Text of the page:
i reaching back in time for this one but here goes,when i was 16 or so just out side of port jeff harbor at bouy 11 the blues where thick but the bait they preferred was a scotty's rig.this was a set up like a mackeral rig but instead of tubes you used japanese feathers and bluefish hooks.well when the season first started they were about 2.50 but as more and more people started using them the price took off.well it got to be to much for myself and my good friend jerry.so on the way in one dayon the beach on the east side of the jetty there was a very large flock of seagulls,so i had an idea to walk the beach and pick up as many feathers as we coukld find.that night we went to jerry's house and painted the feathers all different colors using model paint .of course the feathers had no movement like the originals but when your young and healthy arm movement can bbe a good substitute,well the home made feathers on our home made rigs worked just fine ,at the bottom of the rig you tied a diamond jig .the blues as i recal were 4-6lbs and sometimes you had double or triple headers,**** we were using baseball bats with 40# test line.but that was some of the best jigging i ever did and i think what made it even better was the fact that are homemade rig cost less than 25c and a diamond jig
i also remember years later being out in the same 16 foot mfg with a 40 evinrude with mty wife and three sons in basically the same spot jigging and if let the lure go down about 30 feet and engage the reel and turn the handle you caught a nice size blue but if you let that same lure drop all the way to the bottom you had a very good chance of picking up10-12 lb weakfish,as i recall they were even bigger than that but if i told you what i remember you'd think it was just a fish story instead of the truth and nothing but the truth
Captain Neil has some good advice for you. I generally use 40 pound, or more often 50 pound mono. I try to bring along an assortment of sizes of unadorned diamond jigs from 2- 8 ounces (without any tails). I will use the biggest one that the fish will bite as the heavier jigs will get down to the strike zone faster. You will need to experiment each time as some days the fish only respond to small jigs and other days they only want the largest ones. I also try to keep one or two of the hammered jigs in my tackle box and will try them out if the fish do not respond to the regular jigs with the plain finish. One last thing, stripers are often caught alongside with blues, so bring a ruler and only keep one striper that is at least 28 inches.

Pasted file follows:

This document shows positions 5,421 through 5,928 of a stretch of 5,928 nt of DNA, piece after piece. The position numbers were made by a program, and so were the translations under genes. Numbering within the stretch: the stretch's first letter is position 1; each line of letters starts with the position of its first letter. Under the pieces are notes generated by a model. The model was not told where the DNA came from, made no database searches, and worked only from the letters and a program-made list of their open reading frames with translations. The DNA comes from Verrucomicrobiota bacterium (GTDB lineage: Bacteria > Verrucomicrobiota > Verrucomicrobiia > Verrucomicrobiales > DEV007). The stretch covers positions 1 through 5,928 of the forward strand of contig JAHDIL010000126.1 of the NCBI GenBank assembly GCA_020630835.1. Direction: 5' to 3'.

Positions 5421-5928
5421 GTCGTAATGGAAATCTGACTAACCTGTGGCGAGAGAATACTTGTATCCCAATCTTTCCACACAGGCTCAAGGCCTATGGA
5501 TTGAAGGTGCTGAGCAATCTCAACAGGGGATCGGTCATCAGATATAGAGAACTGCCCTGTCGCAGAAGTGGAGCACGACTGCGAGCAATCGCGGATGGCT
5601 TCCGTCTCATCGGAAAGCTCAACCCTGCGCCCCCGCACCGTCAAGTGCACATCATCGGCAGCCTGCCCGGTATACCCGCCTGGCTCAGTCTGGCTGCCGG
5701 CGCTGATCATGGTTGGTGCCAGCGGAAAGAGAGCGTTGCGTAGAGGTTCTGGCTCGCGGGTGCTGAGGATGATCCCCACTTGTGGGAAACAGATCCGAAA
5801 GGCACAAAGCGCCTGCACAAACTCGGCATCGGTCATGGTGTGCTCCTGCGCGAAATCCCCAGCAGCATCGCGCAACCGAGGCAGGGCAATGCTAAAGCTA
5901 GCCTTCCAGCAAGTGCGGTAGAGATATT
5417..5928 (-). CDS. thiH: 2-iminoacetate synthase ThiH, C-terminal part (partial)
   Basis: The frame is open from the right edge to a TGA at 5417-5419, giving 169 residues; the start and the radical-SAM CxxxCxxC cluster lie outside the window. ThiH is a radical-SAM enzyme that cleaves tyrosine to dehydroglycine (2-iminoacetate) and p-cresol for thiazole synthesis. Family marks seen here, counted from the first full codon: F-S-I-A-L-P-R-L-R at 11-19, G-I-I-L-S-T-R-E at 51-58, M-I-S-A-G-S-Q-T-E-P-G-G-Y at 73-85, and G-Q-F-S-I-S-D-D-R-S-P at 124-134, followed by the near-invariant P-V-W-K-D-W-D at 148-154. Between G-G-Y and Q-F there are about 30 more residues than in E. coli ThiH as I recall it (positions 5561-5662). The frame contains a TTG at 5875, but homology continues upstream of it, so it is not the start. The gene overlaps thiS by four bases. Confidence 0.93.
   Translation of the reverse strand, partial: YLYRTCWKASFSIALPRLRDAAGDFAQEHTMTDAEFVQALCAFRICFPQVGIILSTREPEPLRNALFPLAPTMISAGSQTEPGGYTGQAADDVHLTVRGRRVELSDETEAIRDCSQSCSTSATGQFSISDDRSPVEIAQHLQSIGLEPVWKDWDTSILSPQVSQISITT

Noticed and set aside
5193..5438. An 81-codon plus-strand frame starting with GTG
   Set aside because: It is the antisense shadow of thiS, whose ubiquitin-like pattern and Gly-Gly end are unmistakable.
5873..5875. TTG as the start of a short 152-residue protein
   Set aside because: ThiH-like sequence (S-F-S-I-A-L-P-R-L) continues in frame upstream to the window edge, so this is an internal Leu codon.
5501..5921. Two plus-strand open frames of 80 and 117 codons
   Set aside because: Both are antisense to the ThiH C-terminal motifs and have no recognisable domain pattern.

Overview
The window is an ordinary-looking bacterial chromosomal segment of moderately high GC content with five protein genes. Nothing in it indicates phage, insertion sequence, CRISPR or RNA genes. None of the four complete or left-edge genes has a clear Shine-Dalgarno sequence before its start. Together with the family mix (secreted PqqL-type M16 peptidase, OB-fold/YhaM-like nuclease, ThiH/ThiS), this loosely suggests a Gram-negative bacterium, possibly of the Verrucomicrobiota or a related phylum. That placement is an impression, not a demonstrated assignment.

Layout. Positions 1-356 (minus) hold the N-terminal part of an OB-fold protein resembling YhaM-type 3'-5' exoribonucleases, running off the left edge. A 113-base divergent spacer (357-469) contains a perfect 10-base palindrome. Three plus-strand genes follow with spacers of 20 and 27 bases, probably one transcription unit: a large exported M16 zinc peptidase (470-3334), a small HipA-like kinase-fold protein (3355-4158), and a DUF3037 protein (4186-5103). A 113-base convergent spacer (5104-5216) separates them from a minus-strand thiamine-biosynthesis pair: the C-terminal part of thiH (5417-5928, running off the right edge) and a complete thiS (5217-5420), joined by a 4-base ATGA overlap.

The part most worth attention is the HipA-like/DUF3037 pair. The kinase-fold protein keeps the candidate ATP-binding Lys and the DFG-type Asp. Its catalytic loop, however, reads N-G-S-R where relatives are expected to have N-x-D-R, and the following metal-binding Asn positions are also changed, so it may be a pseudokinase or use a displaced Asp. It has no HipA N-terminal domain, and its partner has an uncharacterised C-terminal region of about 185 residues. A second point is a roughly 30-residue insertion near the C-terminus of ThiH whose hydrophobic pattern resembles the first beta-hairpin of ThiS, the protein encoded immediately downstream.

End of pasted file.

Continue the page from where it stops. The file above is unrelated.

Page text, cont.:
On the subject of diamond jigging from a boat in let's say 40' of water... do I retrieve the jig to the top or try to match the retrieve to the depth of the fish in the water column? Is the retrieve constant or jerky? What's the best technique?
if your looking for the bigger fish only a bring it up a few feet off the bottom...thats when most bass will hit your jig too...other then that you can catch the blues all the way to the surface..mix it up a lil
nivekelly wrote: … why not any tubes? NiveKelly (Lime Green FnD) ..
Tubes works fine specially when there is a "sandeel" or "spearing" feed!
dabomb4810 wrote: diamond jigs with tubes in my experience sometimes out fish regular diamond jigs...i found that the dark blood red tube works the best...but you dont need tubes
I agree… I've had some great innings with red tubes… but in general… it's a good idea to see what they are feeding on! My rule of thumb is…
If there are sandeel or Spearing presence… I'll use tubes.
If there are peanut bunkers or small anchovies… I switch to cripple herring or a small tin.
If there are herring around… a plain diamond jig will out fish a tube.
I've also found that large bluefish are like big bass… they are lethargic and will scrounge around for the leftovers.
Cvis300 wrote: On the subject of diamond jigging from a boat in let's say 40' of water... do I retrieve the jig to the top or try to match the retrieve to the depth of the fish in the water column? Is the retrieve constant or jerky? What's the best technique?
Good question Cvis300,
It's always good to try different retrieving variations… but I usually like to do a fast retrieve (for blues only) with sudden stops…and retrieve up to the top. You will be surprised to know how ferocious these choppers can be especially when they strike your jig just before raising for another cast.